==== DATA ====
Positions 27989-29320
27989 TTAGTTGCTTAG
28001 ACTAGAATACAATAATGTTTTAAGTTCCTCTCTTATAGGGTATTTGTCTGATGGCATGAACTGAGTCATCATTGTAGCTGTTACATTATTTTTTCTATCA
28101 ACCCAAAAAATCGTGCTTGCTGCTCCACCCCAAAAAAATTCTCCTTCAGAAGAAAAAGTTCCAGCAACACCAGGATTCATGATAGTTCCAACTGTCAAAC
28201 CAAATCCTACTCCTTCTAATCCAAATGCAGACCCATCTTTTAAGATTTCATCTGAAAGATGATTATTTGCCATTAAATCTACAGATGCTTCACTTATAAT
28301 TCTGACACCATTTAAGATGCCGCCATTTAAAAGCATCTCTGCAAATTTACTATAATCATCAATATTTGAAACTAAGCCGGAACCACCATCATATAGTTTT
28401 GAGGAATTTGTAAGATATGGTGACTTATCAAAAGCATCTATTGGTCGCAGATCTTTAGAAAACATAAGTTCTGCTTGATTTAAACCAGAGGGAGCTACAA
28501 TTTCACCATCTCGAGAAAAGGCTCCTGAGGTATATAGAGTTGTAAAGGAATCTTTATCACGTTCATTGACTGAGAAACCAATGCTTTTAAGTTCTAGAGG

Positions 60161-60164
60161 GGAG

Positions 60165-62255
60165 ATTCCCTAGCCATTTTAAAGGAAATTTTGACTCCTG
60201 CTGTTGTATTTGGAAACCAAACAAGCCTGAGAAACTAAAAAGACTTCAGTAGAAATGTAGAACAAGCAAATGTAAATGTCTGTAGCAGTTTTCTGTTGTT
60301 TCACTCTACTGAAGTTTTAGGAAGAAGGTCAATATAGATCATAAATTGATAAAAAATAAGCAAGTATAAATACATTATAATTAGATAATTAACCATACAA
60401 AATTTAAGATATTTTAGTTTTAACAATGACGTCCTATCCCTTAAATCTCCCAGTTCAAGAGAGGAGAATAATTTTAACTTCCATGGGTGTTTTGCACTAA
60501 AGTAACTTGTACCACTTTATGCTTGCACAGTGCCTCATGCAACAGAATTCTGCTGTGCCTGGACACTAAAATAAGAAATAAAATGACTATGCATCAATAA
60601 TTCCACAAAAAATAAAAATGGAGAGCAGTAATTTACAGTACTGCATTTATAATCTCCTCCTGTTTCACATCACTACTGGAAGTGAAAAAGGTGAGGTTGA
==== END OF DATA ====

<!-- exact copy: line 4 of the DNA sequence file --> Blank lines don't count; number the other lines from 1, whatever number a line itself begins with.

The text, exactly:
28101 ACCCAAAAAATCGTGCTTGCTGCTCCACCCCAAAAAAATTCTCCTTCAGAAGAAAAAGTTCCAGCAACACCAGGATTCATGATAGTTCCAACTGTCAAAC